Journal of Maternal-Fetal and Neonatal Medicine 11/2004; 16(4):245-6. DOI:10.1080/14767050400014469 · 1.21 Impact Factor
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    ABSTRACT: To determine the expression of VEGF in the placental tissue from pregnancies complicated by hypertension disorders of different clinical severity. Prospective cohort study. Polyclinic of Careggi, University of Florence, Italy. Placentas from women with gestational hypertension (n= 20), pre-eclampsia (n= 20) and pre-eclampsia with HELLP syndrome (n= 20) and from normotensive women (n= 20), as control group (gestational age comprised between 35 and 38 weeks). An immunohistochemical technique and a quantitative analysis to measure mRNA levels (RT-PCR) were employed. Intensity of immunoreactivity and mRNA levels in the placental components. Differences between the data. VEGF immunoreactivity was observable in all the placental components in the gestational hypertension cases as in the control ones. In the cases with pre-eclampsia and pre-eclampsia with HELLP syndrome, some placental components were not immunoreactive. However, the VEGF positive components of all the pathological groups showed a higher intensity of reactivity with respect to that of the control group. The levels of VEGF mRNA were higher in the gestational hypertension cases and lower in the cases of pre-eclampsia with HELLP syndrome with respect to the control ones; in the cases of pre-eclampsia, the levels were the same as the control ones. The different expression of VEGF in the placenta of the pathological cases is probably related to haemodynamic changes that take place in these disorders, in order to attempt restoration of a normal uteroplacental flow.
    BJOG An International Journal of Obstetrics & Gynaecology 07/2004; 111(6):564-70. DOI:10.1111/j.1471-0528.2004.00143.x · 3.86 Impact Factor
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    ABSTRACT: To compare maternal glucose levels and neonatal outcome, achieved in women with gestational diabetes (GDM) receiving either regular insulin or insulin lispro, with those of a control group of non-diabetic pregnant women. We enrolled 49 pregnant women with GDM, randomly allocated to the treatment with either insulin lispro (n=25) or regular insulin (n=24), and 50 pregnant women with normal GCT, matched for age, parity, pre-pregnancy weight and BMI, who formed the control group. All the women were caucasian, non-obese, with a singleton pregnancy and delivered term live born infants. Women of both groups were requested to perform a blood glucose profile (consisting of nine determinations: fasting/pre-prandial, 1 and 2h post-prandial) every week from the time of diagnosis to 38 weeks (study subgroups) or every 2 weeks from 28 to 38 weeks' gestation (control group). Overall pre-prandial blood glucose values in diabetic women were significantly higher than those of controls; at the 1h post-prandial time point, blood glucose values of GDM women receiving insulin lispro were similar to those of controls, whereas in the regular group they were significantly higher. Overall, both the lispro and regular insulin obtained optimal metabolic control at the 2h post-prandial time point, although near-normal blood glucose levels 2h after lunch could be observed only in the lispro group. There were no statistically significant differences between the groups in neonatal outcome and anthropometric characteristics; however, the rate of infants with a cranial-thoracic circumference (CC/CT) ratio between the 10th and the 25th percentile was significantly higher in the group treated with regular insulin in comparison to the lispro and control groups. Fasting/pre-prandial and 1h post-prandial maternal blood glucose levels in non-diabetic pregnant women fell well below the currently accepted criteria of glycemic normality in diabetic pregnancies. In women with GDM, the use of insulin lispro enabled the attainment of near-normal glucose levels at the 1h post-prandial time point and was associated with normal anthropometric characteristics; the use of regular insulin was not able to blunt the 1h peak post-prandial response to a near-normal extent and resulted in infants with a tendency toward the disproportionate growth. Insulin lispro can be regarded as a valuable option for the treatment of gestational diabetes.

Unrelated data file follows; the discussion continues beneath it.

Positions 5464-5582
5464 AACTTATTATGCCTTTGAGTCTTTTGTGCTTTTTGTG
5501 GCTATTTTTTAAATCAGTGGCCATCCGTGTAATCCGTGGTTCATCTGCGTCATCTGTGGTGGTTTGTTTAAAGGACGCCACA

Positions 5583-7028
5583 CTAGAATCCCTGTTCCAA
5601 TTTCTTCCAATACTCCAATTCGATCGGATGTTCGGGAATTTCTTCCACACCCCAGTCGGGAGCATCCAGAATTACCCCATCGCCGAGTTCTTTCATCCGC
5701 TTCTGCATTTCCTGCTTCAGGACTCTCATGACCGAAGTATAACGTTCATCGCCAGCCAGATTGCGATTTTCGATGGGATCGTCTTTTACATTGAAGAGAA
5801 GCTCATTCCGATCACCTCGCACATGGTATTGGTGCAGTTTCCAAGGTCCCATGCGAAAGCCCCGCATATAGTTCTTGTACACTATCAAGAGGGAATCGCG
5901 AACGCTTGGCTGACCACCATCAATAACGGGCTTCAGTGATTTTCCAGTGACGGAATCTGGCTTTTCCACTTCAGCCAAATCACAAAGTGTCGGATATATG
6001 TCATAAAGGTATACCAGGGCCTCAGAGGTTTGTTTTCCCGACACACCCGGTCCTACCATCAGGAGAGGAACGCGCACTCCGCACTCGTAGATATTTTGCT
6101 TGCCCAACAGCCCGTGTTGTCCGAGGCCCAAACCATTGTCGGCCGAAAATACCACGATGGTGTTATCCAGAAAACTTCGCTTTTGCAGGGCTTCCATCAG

European Journal of Obstetrics & Gynecology and Reproductive Biology 12/2003; 111(1):19-24. DOI:10.1016/S0301-2115(03)00157-X · 1.63 Impact Factor

Publication Stats

1k Citations
184.71 Total Impact Points

Institutions

  • 1995–2011
    • University of Florence
      • • Dipartimento di Scienze della Salute
      • • Dipartimento di Scienze Biomediche, Sperimentali e Cliniche
      • • Dipartimento di Chirurgia e Medicina Traslazionale (DCMT)
      Florens, Tuscany, Italy
  • 2008
    • University of Padova
      • Dipartimento di Scienze Mediche e Chirurgiche
      Padua, Veneto, Italy